We offer as a first step, the insight of exploring timeless artwork for symbolic meaning pertaining to existence.
In chapter 9 of the book, we introduced the concept of existential positive psychology interventions (EPPIs) as a method to promote positive outcomes such as developing a sense of ‘being’, exploring and discovering personal meaning in life and opening us up to new information and behaviour. Based on established Positive Psychology, Existential or Humanistic Psychology, the intention would also be to promote positive outcomes whether they are experienced during, immediately following, or sometime after participation. Importantly, there would be a consideration for how EPPIs might be adjusted to serve different age groups.
We offer this as a ‘first step’ to be explored and added to by other writers and researchers.
Nature Based Existential Positive Psychology Interventions
One aspect of existentialism concerns having a relationship with something bigger than oneself. For some this may be manifested in religious beliefs and practices yet there are other ways to experience this kind of connection. For instance, being in nature offers limitless opportunities to explore and appreciate the world around us. The natural world is ever changing and evolving but can often be ignored and overlooked in our busy lives. From the vastness of the sky and the ocean to the minute details of a flower or insect, all have the potential of evoking positive emotions such as awe, gratitude, interest, joy, and or serenity.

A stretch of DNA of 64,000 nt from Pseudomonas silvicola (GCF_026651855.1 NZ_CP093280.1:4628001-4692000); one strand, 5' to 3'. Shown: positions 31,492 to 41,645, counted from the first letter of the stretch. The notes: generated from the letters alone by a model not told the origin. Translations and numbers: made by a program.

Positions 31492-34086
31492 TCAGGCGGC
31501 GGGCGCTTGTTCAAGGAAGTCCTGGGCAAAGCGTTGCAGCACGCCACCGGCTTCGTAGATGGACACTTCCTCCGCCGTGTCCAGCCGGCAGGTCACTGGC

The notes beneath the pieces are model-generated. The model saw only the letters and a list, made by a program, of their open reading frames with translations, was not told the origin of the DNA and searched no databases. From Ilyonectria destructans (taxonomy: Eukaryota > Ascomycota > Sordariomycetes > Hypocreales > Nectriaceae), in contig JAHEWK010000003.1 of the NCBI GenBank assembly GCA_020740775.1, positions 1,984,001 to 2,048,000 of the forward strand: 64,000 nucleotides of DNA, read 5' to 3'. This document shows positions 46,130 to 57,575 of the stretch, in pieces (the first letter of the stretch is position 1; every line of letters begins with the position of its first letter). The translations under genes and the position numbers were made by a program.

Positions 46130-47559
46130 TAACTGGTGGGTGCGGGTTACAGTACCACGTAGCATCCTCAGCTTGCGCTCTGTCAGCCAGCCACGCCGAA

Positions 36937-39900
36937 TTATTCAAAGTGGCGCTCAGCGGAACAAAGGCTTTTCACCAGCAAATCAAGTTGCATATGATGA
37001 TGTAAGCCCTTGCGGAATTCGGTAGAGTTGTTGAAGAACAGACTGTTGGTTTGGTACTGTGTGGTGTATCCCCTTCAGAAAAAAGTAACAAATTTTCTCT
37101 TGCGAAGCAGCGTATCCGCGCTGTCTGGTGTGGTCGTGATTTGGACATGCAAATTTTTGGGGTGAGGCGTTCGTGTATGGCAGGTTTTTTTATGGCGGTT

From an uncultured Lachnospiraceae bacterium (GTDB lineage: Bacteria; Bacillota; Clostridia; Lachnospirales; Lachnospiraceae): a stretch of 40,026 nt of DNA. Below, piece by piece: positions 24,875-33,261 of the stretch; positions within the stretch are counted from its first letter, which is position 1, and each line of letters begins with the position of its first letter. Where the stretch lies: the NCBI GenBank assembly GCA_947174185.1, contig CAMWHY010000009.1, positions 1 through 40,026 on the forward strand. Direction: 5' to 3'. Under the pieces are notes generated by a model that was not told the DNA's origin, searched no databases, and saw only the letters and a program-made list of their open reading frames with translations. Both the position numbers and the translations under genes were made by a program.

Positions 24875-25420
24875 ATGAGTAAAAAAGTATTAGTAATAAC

Research has shown many therapeutic benefits of being in nature. For example, the traditional practice of forest bathing (shinrin-yoku), which involves being amongst trees and breathing deeply has been found to have a significant influence on cortisol levels and reduce stress (Antonelli et al., 2019). Walking in nature has been found to be beneficial to clients undergoing psychotherapy by assisting individuals in exploring their own inner world and relating it to nature in a supportive environment (Lumber et al., 2017). Results from a large scale nature campaign to improve wellbeing (Richardson et al., 2016) found that those who participated sustained an increase to their happiness, health, and a connection to nature and pro-nature behaviour.
There are many ways to engage with nature that do not require access to parkland or areas of outstanding beauty. Feeding the birds, gardening, rambling and simply being outside have all been found to be beneficial to health and wellbeing (Maller, 2006)
Antonelli M, Barbieri G, Donelli D. Effects of forest bathing (shinrin-yoku) on levels of cortisol as a stress biomarker: a systematic review and meta-analysis. Int J Biometeorol. 2019 Aug;63(8):1117-1134. doi: 10.1007/s00484-019-01717-x. Epub 2019 Apr 18. PMID: 31001682
Lumber R, Richardson M, Sheffield D (2017) Beyond knowing nature: Contact, emotion, compassion, meaning, and beauty are pathways to nature connection. PLoS ONE 12(5): e0177186
Cecily Maller, Mardie Townsend, Anita Pryor, Peter Brown, Lawrence St Leger, Healthy nature healthy people: ‘contact with nature’ as an upstream health promotion intervention for populations, Health Promotion International, Volume 21, Issue 1, March 2006, Pages 45–54
Richardson M, Cormack A, McRobert L, Underhill R (2016) 30 Days Wild: Development and Evaluation of a Large-Scale Nature Engagement Campaign to Improve Well-Being. PLoS ONE 11(2): e0149777
This is a recording of the live online event on the official book launch day, hosted by Buckinghamshire New University.
Dr. Piers Worth talks about his role as the book editor and the other chapter contributors before taking questions from some of the event attendees. Matthew Smith, Associate Professor at Buckinghamshire New University is the presenter.
We are offering you the opportunity to ask Piers Worth, as editor of the book, questions about its content and the potential unfolding nature of ‘existential positive psychology’. He will do his best to respond as quickly as possible.